We used MitoTracker® Red and MitoTracker® Green to detect mΔψ and the number of mitochondria, respectively. After treating the INS-1 cells with gemcitabine for 24 or 48 h, we stained them with Hoechst 33342 to detect nuclei with the MitoTracker® Red or MitoTracker® Green for 15 min. We imaged the prepared cells at λex/λem: 405/420–460 nm for nuclei detected by Hoechst 33342, at λex/λem: 488/518 nm for the number of mitochondria by the MitoTracker® Green, and at λex/λem: 555/570–620 nm for the mΔψ by MitoTracker® Red using a confocal laser scanning microscope and then analyzed them at λex/λem: 390/430 nm for detection of nuclei, at λex/λem: 473/512.5 nm for the number of mitochondria, and at λex/λem: 544/588 nm for mΔψ using the Cytell Cell Imaging System to quantize fluorescence.
To determine the expression level of target proteins, Western blotting was performed. Brieﬂy, cells (2 × 106) were scraped off from the 6 wells plate and lysed with RIPA buffer containing a cocktail protease inhibitor. After measuring protein concentration using Pierce® BCA Protein Assay Kit, cell lysate was added to the protein sample buffer and was boiled at 100°C for 20 min. An equal amount of protein (20 µg) was loaded in each lane. Protein samples were separated with 10% sodium dodecyl sulfate-polyacrylamide gel electrophoresis (SDS-PAGE), and then transferred onto polyvinylidene difluoride blotting membrane (ATTO CORPORATION). After blocking with EzBlock Chemi for 1 h, it was incubated with primary antibodies at 4°C overnight. Then it was incubated with horseradish peroxidase-conjugated secondary antibody for 2 h. The protein bands were visualized by using ECL Western blotting Detection Reagents with Ez-Capture MG (ATTO CORPORATION). Band intensity was measured by using CS Analyzer (ATTO CORPORATION). The primary antibody used in this study was as follows: ATG5 Polyclonal ANTIBODY (1 : 1000), Anti-ATG7 pAb (1 : 1000), and anti-β-actin antibody (proteinteck) (1 : 10000). The corresponding secondary antibody was Anti-RABBIT IgG (H&L) (GOAT) Antibody Peroxidase Conjugated (1 : 5000) for anti-ATG5 and anti-ATG7 and Anti-Mouse IgG, HRP-Linked Whole Ab Sheep (1 : 5000) for β-actin.
Data are represented as the mean ± standard deviation (S.D.) from at least three independent experiments. Student’s t-test was used for unpaired comparisons. ANOVA followed by Dunnett’s test was used to determine differences among three groups. We considered p < 0.05 to be statistically significant.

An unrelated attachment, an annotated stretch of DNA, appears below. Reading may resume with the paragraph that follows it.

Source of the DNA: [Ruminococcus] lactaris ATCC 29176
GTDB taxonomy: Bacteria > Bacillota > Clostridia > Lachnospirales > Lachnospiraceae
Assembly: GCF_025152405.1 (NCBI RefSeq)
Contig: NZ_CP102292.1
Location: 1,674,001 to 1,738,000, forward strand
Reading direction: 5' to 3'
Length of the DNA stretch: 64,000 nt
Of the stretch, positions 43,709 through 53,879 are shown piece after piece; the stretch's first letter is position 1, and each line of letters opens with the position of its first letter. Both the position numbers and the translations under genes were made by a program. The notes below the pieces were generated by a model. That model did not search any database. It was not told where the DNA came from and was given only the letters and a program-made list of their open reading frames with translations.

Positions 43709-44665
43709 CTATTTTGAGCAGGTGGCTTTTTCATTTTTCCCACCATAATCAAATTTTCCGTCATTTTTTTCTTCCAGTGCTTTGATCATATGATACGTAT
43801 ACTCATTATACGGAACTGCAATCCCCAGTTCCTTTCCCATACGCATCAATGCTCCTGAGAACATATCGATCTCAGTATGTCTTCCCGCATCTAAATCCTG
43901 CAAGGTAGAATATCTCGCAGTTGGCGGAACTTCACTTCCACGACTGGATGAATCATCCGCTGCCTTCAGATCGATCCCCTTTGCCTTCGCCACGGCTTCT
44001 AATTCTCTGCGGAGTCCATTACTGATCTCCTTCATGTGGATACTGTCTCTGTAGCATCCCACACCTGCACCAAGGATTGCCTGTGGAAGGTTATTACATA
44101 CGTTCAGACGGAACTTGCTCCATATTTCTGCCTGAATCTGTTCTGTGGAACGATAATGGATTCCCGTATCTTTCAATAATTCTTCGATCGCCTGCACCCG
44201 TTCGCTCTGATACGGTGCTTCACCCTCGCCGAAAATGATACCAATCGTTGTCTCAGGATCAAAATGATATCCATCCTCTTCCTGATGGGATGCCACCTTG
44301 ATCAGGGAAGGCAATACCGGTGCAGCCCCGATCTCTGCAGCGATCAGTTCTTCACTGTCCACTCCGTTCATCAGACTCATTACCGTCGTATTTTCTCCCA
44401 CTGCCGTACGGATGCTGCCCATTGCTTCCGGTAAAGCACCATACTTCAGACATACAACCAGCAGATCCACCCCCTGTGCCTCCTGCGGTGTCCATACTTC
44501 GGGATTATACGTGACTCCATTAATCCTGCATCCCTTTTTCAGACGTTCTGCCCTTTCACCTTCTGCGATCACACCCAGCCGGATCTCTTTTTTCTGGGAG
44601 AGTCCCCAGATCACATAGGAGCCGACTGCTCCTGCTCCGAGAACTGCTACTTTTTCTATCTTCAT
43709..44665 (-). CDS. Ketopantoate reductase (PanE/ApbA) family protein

We conducted the first analysis to determine whether gemcitabine can decrease the mtDNA content. We observed cells labeled “SYBR® green I” for the determination of DNA in combination with MitoTracker® Red indicator for mitochondrial staining, using a confocal laser scanning microscope. In Fig. 1A, we illustrate the strong green fluorescence signal for nuclear and extranuclear DNA and the red fluorescence signal for mitochondria observed in the control INS-1 cells untreated with gemcitabine. As indicated by arrow heads, the yellow area of the merged image represents the co-localization of the DNA probe and the mitochondrial probe. When we treated INS-1 cells with gemcitabine 500 nM for 24 h, it appeared that the fluorescence intensity of the DNA probe in the yellow area was decreased in comparison with that of the control cells. We analyzed the intensity profiles of the green and the red fluorescence signals with 3D-image stacks and determined that the green fluorescence signal for mtDNA was co-localized with the red signal for mitochondria (Fig. 1B). Concurrently, as we illustrate in Fig. 1C, the content of mtDNA extracted using the mtDNA extraction kit was significantly decreased in cells treated with gemcitabine (to approximately 35% of that extracted from the control cells). The extracted sample contained very few nDNA (β-actin gene) detected by qRT-PCR as compared to mtDNA (data not provided). Quantitative PCR was used to calculate the mtDNA copy number (mitochondrial-to-nuclear DNA ratio) in INS-1 cells. It was observed that the mtDNA copy number was significantly decreased in the cells treated with 500 nM gemcitabine for 24 h. Furthermore, nDNA copy number in cells treated with gemcitabine at 500 nM for 24 h (Ct value = 21.33, n = 6) is almost same the copy number in control cells (Ct value = 21.42, n = 10). These results suggest the gemcitabine-induced loss of mtDNA in INS-1 cells.
INS-1 cells were incubated with or without 500 nM gemcitabine for 24 h. (A) Intracellular DNA and mitochondria were stained with SYBR® green I and MitoTracker® Red, respectively, and observed them using a confocal laser scanning microscope. Co-localization of DNA and mitochondria is indicated by white arrow heads. We present a typical result of experiments; we obtained similar results with at least three different preparations of cells. (B) Intensity profile measured along the white arrow indicated in the merged image in panel A. (C) mtDNA was extracted from the cells using an extraction kit and stained using SYBER green I. Fluorescence intensity was normalized by the protein content in the extranuclear site. Mitochondrial DNA copy number was determined by measuring amplification of the ratio of mtDNA to nDNA using qRT-PCR. Other conditions were the same as described above and in Materials and Methods. Data are expressed as an average of triplicate experiments ± standard deviation (S.D.).